For the first time researchers have identified the point where removing groundwater will damage the health of a forest.
It has been discovered that lowering groundwater by as little as ten metres below the surface can kill an Australian landscape.
Professor Derek Eamus who led the research of the UTS Plant Functional Biology and Climate Change Cluster (C3), in collaboration The National Centre for Groundwater Research and Training (NCGRT) said they had reached one of the 'holy grails' in groundwater science.
"All across Australia there are vast tracts of woodland, forest and riparian vegetation that depend on groundwater for survival, particularly during drought," Professor Derek Eamus said.
"We've known that there is a good chance trees will die if we extract too much water from under these ecosystems, but until now we didn't know clearly what that cut-off was.
"By assessing the health of trees and vegetation in pristine woodland in the Sydney catchment, we hope the research will establish sustainability limits that be incorporated in all licences to extract groundwater."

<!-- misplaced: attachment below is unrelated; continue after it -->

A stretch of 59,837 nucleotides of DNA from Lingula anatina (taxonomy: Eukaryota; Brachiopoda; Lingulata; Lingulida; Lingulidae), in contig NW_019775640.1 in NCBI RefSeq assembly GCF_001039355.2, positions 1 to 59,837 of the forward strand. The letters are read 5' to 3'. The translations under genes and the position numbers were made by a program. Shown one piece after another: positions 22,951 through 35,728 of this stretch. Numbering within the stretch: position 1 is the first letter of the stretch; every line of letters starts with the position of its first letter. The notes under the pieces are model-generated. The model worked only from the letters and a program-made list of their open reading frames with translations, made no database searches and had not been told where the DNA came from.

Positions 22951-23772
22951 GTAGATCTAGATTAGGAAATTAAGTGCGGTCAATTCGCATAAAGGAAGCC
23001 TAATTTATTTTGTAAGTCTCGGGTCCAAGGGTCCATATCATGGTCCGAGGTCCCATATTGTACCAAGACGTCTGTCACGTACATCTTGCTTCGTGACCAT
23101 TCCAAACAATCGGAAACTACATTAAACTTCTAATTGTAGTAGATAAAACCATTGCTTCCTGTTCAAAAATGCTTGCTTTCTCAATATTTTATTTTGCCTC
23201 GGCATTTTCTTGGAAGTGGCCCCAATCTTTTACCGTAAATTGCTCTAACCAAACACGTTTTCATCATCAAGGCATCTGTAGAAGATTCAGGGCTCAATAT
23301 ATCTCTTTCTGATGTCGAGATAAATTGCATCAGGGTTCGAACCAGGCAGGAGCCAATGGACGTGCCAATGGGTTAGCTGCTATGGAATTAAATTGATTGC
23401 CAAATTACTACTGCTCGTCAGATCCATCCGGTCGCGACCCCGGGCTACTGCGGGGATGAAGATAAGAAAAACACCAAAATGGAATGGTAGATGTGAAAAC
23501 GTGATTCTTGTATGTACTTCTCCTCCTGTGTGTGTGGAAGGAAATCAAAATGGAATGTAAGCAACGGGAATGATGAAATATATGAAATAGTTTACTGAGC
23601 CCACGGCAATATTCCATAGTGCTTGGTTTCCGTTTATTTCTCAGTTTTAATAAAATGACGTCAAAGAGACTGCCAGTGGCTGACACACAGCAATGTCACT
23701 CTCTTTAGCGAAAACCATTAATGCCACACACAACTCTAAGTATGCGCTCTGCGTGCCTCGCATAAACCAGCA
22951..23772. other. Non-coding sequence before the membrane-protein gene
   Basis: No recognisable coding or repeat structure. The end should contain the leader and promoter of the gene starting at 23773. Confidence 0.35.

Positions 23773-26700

An early-warning system developed by the C3 researchers could be used by Australian groundwater consumers when they are in danger of taking too much water away from the trees.
"The system is an easy way to assess if we are over-extracting groundwater," Professor Eamus said. "This is what is happening in many of Australia's major aquifers, especially in the Great Artesian Basin and parts of the Murray-Darling Basin."
The researchers used a tiny heat sensor to measure the amount of water used by trees. By injecting a small amount of heat, which the rising sap then carried up the tree trunk, the researchers could measure the sap flow and calculate how much water the tree was using.
"Up to a groundwater depth of six to nine metres the forest does fine – the diversity of tree species is high and the trees develop thick trunks and heavy leaf canopies," Professor Eamus said.
"But when the water table sinks below ten metres you begin to see a steep decline in all these things.
"Even though some tree roots may go much deeper in some parts of Australia, it appears that ten metres is the point at which tree health is clearly suffering. We think that this rule broadly applies to most types of groundwater dependent ecosystem across Australia," he said.
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